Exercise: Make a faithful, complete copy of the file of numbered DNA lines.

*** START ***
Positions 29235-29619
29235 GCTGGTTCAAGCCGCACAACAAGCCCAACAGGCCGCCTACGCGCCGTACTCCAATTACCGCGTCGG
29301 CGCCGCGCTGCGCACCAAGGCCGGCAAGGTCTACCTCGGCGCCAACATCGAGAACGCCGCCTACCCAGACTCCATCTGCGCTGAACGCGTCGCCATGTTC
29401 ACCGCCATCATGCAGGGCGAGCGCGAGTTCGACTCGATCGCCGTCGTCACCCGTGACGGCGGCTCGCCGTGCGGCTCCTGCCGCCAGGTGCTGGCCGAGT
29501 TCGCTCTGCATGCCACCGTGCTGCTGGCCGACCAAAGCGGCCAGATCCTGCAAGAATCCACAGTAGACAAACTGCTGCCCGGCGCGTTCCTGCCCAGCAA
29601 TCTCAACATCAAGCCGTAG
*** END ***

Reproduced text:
Positions 29235-29619
29235 GCTGGTTCAAGCCGCACAACAAGCCCAACAGGCCGCCTACGCGCCGTACTCCAATTACCGCGTCGG
29301 CGCCGCGCTGCGCACCAAGGCCGGCAAGGTCTACCTCGGCGCCAACATCGAGAACGCCGCCTACCCAGACTCCATCTGCGCTGAACGCGTCGCCATGTTC
29401 ACCGCCATCATGCAGGGCGAGCGCGAGTTCGACTCGATCGCCGTCGTCACCCGTGACGGCGGCTCGCCGTGCGGCTCCTGCCGCCAGGTGCTGGCCGAGT
29501 TCGCTCTGCATGCCACCGTGCTGCTGGCCGACCAAAGCGGCCAGATCCTGCAAGAATCCACAGTAGACAAACTGCTGCCCGGCGCGTTCCTGCCCAGCAA
29601 TCTCAACATCAAGCCGTAG